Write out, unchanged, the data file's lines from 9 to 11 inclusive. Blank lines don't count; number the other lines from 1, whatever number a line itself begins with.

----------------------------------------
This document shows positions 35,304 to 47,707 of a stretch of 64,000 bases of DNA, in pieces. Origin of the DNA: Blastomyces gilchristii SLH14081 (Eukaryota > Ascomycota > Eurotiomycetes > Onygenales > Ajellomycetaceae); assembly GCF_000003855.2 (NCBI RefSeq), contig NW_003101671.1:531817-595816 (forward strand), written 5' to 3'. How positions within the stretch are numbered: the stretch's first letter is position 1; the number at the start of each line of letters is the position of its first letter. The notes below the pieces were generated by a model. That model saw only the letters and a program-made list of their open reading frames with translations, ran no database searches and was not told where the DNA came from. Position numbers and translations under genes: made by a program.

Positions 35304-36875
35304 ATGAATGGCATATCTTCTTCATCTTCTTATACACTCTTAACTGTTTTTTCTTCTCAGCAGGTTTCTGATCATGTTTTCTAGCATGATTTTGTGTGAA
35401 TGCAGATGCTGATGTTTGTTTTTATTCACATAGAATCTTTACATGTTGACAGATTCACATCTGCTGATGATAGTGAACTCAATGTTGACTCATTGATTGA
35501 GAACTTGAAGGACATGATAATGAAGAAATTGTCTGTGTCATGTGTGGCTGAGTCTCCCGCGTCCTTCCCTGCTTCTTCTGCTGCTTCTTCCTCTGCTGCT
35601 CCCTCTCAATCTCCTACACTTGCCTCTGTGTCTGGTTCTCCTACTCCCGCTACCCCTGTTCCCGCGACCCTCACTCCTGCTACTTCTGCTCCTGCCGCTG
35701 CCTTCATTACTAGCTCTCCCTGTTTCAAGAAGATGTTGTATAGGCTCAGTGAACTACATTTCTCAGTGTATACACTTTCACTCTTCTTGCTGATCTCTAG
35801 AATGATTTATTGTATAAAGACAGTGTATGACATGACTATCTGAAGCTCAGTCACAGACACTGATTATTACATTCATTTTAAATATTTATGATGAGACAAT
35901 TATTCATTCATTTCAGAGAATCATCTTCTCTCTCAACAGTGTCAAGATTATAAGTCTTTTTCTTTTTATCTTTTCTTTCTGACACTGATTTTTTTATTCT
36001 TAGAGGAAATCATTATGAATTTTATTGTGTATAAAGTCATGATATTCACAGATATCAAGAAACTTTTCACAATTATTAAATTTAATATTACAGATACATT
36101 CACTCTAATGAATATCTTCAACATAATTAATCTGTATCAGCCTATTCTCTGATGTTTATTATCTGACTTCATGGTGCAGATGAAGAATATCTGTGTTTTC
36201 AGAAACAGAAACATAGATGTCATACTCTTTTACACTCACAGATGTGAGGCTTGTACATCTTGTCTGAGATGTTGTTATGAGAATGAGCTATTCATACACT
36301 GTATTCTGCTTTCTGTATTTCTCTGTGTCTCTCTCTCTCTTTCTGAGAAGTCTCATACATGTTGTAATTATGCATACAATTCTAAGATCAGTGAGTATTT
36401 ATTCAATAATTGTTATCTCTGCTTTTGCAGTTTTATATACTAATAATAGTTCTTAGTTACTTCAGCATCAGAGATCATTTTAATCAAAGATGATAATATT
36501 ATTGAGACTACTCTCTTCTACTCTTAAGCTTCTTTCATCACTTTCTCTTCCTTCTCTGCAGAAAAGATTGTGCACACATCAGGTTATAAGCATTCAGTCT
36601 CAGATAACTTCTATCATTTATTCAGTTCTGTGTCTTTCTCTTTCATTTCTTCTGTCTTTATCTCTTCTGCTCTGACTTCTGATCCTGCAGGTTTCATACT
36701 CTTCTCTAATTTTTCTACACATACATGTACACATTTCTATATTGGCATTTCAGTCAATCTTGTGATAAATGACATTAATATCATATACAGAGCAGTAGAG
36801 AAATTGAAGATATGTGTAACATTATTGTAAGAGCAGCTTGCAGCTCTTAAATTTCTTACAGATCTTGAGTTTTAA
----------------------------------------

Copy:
35901 TATTCATTCATTTCAGAGAATCATCTTCTCTCTCAACAGTGTCAAGATTATAAGTCTTTTTCTTTTTATCTTTTCTTTCTGACACTGATTTTTTTATTCT
36001 TAGAGGAAATCATTATGAATTTTATTGTGTATAAAGTCATGATATTCACAGATATCAAGAAACTTTTCACAATTATTAAATTTAATATTACAGATACATT
36101 CACTCTAATGAATATCTTCAACATAATTAATCTGTATCAGCCTATTCTCTGATGTTTATTATCTGACTTCATGGTGCAGATGAAGAATATCTGTGTTTTC